Next up was a demonstration of armoured foot combat (harnischefechten) by members of the Chivalric Fighting Arts Association. While it wasn't a competition per se, it wasn't staged either. I'm acquainted with a couple of the participants, and know they were fighting as full out as they could safely. They demonstrated a number of weapons forms (longsword, spear, poll-axe, and dagger) in proper plate armour. The latter bit is an important consideration, as they fight under the assumption that armour works. As a result, only hits to unarmoured or lightly-armoured areas counted. As you can see from the photos, grappling and throwing play as large a part as skill with weapons. Again, this is something you just don't see in an RPG environment. Unfortunately, this one is a lot harder to implement in a meaningful way. But, the pictures provide some lovely visuals (the guy in black and red is going to serve a character portrait for my new Pathfinder guy).
After a brief lunch break, it was time for the main event: the first round of jousting. Eight of the sixteen competitors participated, drawn into two groups. Each rider made three passes against each rider from the other group. Points are scored not for unhorsing an opponent, but for hitting with the lance, hitting the opponent's shield, breaking a lance, and breaking more than 50% of a lance. Thus, it's entirely possible for each rider to score a maximum of 4 points on a single pass.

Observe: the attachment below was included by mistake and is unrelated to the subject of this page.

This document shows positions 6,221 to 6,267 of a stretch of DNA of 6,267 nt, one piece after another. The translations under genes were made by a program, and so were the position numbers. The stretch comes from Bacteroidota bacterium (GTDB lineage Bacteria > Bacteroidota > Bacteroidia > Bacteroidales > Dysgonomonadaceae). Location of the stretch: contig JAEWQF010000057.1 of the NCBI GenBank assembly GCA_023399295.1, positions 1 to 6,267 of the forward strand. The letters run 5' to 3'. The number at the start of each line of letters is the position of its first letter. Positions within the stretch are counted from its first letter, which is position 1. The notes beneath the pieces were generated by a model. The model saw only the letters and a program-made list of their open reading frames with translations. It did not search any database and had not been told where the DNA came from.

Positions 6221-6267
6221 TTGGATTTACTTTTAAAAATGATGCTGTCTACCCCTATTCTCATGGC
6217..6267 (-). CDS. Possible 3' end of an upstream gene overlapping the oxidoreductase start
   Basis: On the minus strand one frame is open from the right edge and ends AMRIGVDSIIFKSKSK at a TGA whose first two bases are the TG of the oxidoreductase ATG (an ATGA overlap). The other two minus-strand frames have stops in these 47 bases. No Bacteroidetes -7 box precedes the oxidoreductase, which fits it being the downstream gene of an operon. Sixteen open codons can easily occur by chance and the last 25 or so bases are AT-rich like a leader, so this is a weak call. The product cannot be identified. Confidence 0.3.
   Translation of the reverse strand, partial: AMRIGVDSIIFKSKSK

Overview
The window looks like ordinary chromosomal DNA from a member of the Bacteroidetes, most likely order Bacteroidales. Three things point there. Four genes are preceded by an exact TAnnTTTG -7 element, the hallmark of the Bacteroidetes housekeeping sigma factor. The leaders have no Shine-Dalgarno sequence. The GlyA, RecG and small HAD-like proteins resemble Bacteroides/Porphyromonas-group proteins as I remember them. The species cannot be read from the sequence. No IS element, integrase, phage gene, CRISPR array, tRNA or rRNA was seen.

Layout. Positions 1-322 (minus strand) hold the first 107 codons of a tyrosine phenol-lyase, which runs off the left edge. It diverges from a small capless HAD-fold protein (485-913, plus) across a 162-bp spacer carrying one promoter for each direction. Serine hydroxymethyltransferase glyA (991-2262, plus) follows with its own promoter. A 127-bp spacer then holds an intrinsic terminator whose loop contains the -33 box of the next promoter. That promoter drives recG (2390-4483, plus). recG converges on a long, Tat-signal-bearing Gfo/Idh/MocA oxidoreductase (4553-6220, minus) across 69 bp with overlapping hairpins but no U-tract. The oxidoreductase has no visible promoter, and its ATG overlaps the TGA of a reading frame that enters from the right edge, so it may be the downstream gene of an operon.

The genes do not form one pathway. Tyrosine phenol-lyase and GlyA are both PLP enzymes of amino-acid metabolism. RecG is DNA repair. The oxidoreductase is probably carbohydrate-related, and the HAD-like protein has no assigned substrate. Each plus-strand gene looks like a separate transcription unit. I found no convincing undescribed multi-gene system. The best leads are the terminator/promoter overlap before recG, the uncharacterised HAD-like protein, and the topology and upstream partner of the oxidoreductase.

A word about the lances: They consist of three individual parts. The grips are quite sturdy and incorporate a socket into which is fitted the lance tip, a four foot long section of balsa wood, which is slotted to encourage it to split. The tip is fitted with a coronel, a three pronged tip, which blunts the end and provides a degree of purchase on the shield or armour of the target.
As for the jousting itself, in a word: wow. There is something primal about the thump of hooves shaking the ground. The still photos really don't do it justice. We shot video, but need to try to get it pared down to manageable chunks before I can try to put it up online, so you'll just have to trust me on this one.
Or, you can trust this:
From a gaming perspective, I got some interesting fodder. For one thing, as was pointed out several times, the horses were REALLY into this. They are spirited beasts that clearly enjoy running full tilt like that. As a result, often the passes began when one horse started bolting down the lane and the other rider spurred his to get going. In gaming, it's easy to think of mounts as an extension of the rider, but the actual relationship is far more complex and unpredictable. Although no rider was unseated (this is a GOOD THING), there was impact where one was rocked violently in the saddle, which left no doubt about the violence of the sport (it was pointed out that the combined speed at the point of impact is about 60 mph). And finally, to realize the rider is holding the tip of an eleven foot lance on target, at a canter, while looking through an eyeslot an inch or less wide really puts in perspective the level of skill and courage needed to do this well as a hobby, much less as the trained professional that was a medieval knight.
Word is they're planning on doing this again next year. If they do, I know where I'll be.